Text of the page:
• Simply something bad has happened, is about to happen, or is currently happening
      • Can be called an emergency, disaster, or a crisis depending on the magnitude of the event and the current phase of the event
  • Potential crisis situations
    • Fatality
    • Natural disaster
    • Terrorism
    • Workplace violence
    • Health and Safety issues
    • Environmental issues
    • Law suits
    • Criminal activity
    • Security
    • Activists
    • Racial issues
    • Failure
    • Sudden change in management
    • Sabotage
    • Financial actions
    • Implication by association
  • Crisis Complications
    • Increasing population densities
    • Lots of people in high-risk areas
    • Increased technology risks (hazmat)
    • Aging population
    • Emerging diseases and antimicrobial resistance
    • Increasingly mobile society
    • More international travel
    • Terrorism
    • Instantaneous communication
  • Some recognizable crises…
    • Airline crashes (TWA 800, Pan Am 103, AA 587)
    • World Trade Center Bombings (1993 and 2001)
    • Exxon Valdez
    • Ford Firestone Recall
    • Enron
    • Tylenol Cyanide incident
    • Monica Lewinski Scandal
    • Ebola virus
  • Good crisis management:
    • Tylenol Cyanide Incident
      • Jim Burke, Johnson & Johnson CEO immediately expressed commitment to and concern for customers
      • Was not afraid to pull product and lose sales in the short term in order to protect public safety
      • Honest and commitment elevated customer trust and reputation damage was minimal (full market share restores within 12 months)
      • Redefined how companies deal with public safety—take action, don’t just talk.
  • Bad crisis management:
    • Ford Firestone™ Recall
      • Ford dribbled out information as they were pressured by the media.
      • Started with a partial recall of a defective product
      • Withheld important information and pointed fingers.
      • Did not put safety and security of customers first—made litigation strategy the focus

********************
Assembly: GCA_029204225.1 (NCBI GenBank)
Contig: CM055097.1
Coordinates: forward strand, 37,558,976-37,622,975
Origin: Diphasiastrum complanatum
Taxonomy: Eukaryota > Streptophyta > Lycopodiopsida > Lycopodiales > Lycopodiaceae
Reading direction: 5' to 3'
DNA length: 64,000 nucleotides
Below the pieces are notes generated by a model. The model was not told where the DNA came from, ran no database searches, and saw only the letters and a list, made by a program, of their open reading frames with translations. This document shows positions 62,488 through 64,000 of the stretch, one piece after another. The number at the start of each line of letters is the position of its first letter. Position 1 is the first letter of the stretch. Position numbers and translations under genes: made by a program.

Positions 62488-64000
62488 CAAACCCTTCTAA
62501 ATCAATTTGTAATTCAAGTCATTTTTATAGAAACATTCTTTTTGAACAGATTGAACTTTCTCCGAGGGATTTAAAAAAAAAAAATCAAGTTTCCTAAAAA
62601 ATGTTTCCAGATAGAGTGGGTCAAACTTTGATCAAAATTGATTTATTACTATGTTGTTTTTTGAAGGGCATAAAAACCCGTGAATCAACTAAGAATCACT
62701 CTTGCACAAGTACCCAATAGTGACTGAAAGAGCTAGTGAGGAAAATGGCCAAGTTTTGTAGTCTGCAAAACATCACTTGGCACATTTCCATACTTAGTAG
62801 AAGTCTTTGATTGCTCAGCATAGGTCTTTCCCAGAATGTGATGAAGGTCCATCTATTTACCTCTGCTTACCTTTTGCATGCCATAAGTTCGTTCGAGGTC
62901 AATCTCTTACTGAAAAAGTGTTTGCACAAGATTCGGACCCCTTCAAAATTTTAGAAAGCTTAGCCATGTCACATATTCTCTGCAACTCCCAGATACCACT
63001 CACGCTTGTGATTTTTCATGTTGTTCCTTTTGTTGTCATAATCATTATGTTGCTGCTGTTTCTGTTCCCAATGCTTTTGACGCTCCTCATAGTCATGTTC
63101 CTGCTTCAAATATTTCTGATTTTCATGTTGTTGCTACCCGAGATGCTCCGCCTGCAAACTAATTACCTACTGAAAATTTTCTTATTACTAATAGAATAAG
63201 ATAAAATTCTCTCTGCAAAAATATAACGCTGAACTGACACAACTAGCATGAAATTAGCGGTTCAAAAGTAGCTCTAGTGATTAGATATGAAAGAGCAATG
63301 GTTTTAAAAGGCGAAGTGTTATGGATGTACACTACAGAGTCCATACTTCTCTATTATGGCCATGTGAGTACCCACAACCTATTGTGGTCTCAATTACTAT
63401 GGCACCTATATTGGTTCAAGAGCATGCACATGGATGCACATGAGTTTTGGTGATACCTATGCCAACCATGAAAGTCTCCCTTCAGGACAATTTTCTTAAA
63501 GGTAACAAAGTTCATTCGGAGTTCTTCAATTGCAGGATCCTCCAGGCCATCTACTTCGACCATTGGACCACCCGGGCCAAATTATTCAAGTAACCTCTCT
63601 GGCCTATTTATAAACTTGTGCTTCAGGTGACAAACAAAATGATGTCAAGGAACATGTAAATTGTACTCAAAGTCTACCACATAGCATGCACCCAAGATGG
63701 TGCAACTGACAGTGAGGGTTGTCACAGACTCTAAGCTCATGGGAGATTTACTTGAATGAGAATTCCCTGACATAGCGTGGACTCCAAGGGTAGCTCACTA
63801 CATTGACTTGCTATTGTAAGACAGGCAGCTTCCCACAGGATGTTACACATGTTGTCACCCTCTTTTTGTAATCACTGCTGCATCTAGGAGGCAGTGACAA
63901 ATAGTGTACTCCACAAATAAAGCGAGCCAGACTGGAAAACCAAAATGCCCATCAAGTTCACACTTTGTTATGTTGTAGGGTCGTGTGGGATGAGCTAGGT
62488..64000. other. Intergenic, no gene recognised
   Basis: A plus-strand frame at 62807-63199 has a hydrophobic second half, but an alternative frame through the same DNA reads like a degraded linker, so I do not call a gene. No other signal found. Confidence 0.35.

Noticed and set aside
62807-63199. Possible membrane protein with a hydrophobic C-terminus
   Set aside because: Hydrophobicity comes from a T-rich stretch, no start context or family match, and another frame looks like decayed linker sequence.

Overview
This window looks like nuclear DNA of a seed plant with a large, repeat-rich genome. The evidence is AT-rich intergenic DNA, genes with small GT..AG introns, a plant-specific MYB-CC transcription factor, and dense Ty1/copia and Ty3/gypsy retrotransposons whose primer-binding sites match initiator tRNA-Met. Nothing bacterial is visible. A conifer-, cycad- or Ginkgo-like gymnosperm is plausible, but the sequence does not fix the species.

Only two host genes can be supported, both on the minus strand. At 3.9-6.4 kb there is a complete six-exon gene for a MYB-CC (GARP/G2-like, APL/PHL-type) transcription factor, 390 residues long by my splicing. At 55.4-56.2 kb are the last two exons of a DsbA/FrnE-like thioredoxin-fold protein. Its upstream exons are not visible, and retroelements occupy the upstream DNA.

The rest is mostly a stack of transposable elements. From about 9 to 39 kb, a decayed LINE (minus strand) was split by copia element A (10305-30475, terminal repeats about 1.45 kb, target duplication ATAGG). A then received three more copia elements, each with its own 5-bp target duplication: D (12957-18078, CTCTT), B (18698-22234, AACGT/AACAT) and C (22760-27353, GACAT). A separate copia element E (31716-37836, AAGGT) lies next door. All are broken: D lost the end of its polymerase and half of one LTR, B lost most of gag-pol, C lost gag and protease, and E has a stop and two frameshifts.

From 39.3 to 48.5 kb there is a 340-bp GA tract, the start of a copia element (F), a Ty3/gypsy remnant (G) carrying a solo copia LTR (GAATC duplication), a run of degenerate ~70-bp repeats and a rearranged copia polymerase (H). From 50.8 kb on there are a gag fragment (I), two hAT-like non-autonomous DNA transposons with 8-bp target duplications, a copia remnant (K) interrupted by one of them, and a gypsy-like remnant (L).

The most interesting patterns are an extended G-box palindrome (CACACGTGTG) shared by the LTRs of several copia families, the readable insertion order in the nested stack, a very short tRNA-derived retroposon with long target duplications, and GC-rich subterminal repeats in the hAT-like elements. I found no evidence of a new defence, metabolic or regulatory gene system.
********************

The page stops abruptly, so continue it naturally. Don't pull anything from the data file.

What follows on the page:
• Penny-wise in this case was indeed pound foolish
    • Be prepared
    • Foster alliances
    • Get consensus
    • Test messages
    • Help public clarify risks
    • Background and detailed info for those who need it
    • Gain understanding and support for response and recovery plans
    • Listen for feedback and aggressively correct misinformation
    • Empower risk/benefit decision-making
    • Acknowledge the event with empathy
    • Explain and inform the public in simple terms about the risk
    • Establish agency and spokes person credibility
    • Provide emergency courses of action (include where and how to get information)
    • Commit to free-flowing information
    • Improve response in similar emergencies through education
    • Honestly examine problems/successes
    • Persuade the public to support public policy and resource allocation to problem
    • Tell the story of your successes and capabilities (internally, externally)
    • Evaluate communication plan performance
    • Document lessons learned
    • Determine specific actions to improve crisis systems and/or your crisis plan
  • Pre-crisis phase
    • Be prepared
      • Go-kit (backgrounders, key messages)
      • JIS/JIC/Virtual JIC
      • Shadow Web site
    • Foster alliances, share information